Abbeville 7pm. Many letters awaiting me when I arrived.
Received the King and Queen’s cards. The little Company at Headquarters were paraded. DMS addressed them and presented the cards to all officers and men. In the afternoon visited the little Red Cross Hospital; gave the Nurses Princess Mary’s gift.
Sent a telegram to Queen Alexandra:
“The members of Your Majesty’s Military Nursing Service respectfully offer their heartfelt thanks for the beautiful gifts which are being distributed, and offer you every possible good wish for Christmas” and one to Princess Mary:
“The QAIMNS and Reserve thank your Royal Highness for their Christmas gifts and wish you every happiness.”
Miss Barbier and I dined with Colonel Leishman and Major Birrell. Letter from Matron-in-Chief saying gifts were coming from Lady Galway – turkeys and puddings – Princess Mary’s book for everyone – wallets and soap from the Daily Express, so that I am returning to Boulogne to arrange about their distribution. It is not noted where they are arriving but I presume Boulogne.
Left for Boulogne 11am, arrived 1pm. Drove straight to Supply Stores; could learn absolutely nothing about the gifts. Then to DDMS office; from there to 13 Stationary where I learnt Miss Holman had invited 3 QAIMNS and 1 Reserve to her dinner party, not the Matron; so wrote her and said that I am sure had the Sisters known they would not have accepted her kind invitation, as on active service it was not considered advisable for Nursing Sisters to go to parties – a large dinner party of officers.
Unable to learn anything about the Gifts – the Supply people are telegraphing to Havre.
Spent the evening answering official letters.
Letter from Lady Sarah Wilson asking for chocolate boxes for her nurses.
Spent the morning looking for Queen Alexandra’s gifts. After lunch visited 11 General Hospital. Left Miss Barbier behind to await arrival of gifts and returned to Abbeville by 7pm. Seymour Hicks and Company expected in Boulogne to give an entertainment at 13 General, The Casino.
Wire from GHQ for Nurses for 9 Clearing Hospital – 5 needed. Instructions issued. Also for staff for Hospitals opening at Abbeville and Dieppe which necessitated moving some of the Senior Sisters from the trains to meet requirements, our Regulars being so few (160) and now being required for so many units. A QAIMNS also asked for as Matron of Red X Officer Hospital, Rouen – instructions issued.
Wire received from Havre to say 11 packages have been sent addressed to me to GHQ Wired for them to be sent to Boulogne. After lunch came to Boulogne in the hopes of getting them – Major Moore accompanied me.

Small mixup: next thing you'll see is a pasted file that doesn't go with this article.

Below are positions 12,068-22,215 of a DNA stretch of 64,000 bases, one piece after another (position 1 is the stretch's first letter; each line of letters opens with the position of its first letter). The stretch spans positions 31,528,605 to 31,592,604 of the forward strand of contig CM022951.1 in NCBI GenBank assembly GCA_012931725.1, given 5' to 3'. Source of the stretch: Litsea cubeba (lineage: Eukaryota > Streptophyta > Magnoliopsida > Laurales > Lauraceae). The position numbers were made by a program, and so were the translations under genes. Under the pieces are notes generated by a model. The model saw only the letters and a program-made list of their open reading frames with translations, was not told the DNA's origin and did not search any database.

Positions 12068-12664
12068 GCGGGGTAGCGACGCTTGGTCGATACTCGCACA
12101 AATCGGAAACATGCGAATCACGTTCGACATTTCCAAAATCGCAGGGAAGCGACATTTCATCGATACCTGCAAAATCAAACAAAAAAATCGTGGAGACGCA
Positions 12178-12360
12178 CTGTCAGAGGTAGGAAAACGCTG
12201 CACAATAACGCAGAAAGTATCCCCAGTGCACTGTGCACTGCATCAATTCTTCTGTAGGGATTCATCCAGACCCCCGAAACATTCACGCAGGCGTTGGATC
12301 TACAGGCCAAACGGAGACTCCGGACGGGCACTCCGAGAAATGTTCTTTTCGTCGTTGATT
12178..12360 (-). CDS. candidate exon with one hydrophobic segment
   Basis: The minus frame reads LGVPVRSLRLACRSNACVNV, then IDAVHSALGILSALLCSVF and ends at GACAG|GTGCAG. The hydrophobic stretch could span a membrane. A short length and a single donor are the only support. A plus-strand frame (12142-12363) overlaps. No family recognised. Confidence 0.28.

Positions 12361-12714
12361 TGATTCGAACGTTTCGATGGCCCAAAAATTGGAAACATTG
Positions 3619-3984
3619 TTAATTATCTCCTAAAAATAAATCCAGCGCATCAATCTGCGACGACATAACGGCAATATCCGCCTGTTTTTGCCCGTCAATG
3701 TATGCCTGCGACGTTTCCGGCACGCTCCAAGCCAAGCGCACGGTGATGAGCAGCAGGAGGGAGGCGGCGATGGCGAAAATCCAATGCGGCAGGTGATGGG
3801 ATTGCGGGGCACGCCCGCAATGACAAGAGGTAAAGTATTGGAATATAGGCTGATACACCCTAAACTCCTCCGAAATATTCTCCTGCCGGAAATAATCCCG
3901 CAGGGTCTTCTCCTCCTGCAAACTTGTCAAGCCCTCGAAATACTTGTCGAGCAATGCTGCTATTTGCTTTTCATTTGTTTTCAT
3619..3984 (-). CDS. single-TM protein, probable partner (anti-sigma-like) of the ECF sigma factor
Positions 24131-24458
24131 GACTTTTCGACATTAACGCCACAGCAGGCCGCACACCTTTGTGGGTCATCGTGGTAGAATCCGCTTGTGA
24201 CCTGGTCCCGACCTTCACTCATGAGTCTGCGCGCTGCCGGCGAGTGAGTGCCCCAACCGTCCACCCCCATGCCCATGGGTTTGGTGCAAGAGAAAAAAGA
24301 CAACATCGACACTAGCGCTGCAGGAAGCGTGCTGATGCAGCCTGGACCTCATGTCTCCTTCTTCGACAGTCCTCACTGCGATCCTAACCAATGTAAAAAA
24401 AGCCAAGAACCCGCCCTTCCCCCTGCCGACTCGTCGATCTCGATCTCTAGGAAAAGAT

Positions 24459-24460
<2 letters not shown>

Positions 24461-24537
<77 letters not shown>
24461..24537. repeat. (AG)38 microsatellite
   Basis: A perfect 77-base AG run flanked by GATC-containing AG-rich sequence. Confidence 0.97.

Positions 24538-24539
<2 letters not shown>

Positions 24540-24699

Miss Bills from 6 train came to see me, before proceeding to Rouen for duty as Matron at Red Cross Hospital. Found that a Nurse from 13 Stationary had been transferred with diphtheria to 14 General Hospital.
Mrs Loder-Symonds, widow Commanding Officer S. Staffords* called – has had a children’s training – anxious to get work on a train or barge – referred her to Matron-in-Chief, War Office, as also many Red Cross Nurses and nurses from Voluntary Hospitals whose engagements are terminating. Saw Miss Hartigan who is now in charge of 6 Train. Lady Brook who has been given permission to travel on the same train superintends the Red Cross stores only – they were on their way to Versailles with a train full of patients, mainly frost-bites. Went over the S. Yacht Albion which is most luxurious and carries about 40 patients – unfortunately the Sister and Officer in Charge were not on board.
30 Nurses arrived from London – were met by Miss Barbier and their destinations arranged for, those going further on were accommodated in the Hotel for the night and seen off in the morning.
* See entry Commonwealth War Graves Commission
Saw Sister i/c 7 Train – prepared her for a move when another Hospital opens. Spent the day dealing with correspondence. Wired DMS about the arrival of Nurses.
Met Sir Kingston-Fowler on his way back to England, who is very much impressed with the earnest work done in our Hospitals, and the general behaviour of the Nursing Staff. Spoke also in the highest terms of the work done by the VADs at the stations.
Called on the new High Commissioner of the Red Cross, Col. Sir __ Thomson. Also met Sir Claude MacDonald on his way back to England, head of St. John’s Ambulance there – he also very impressed.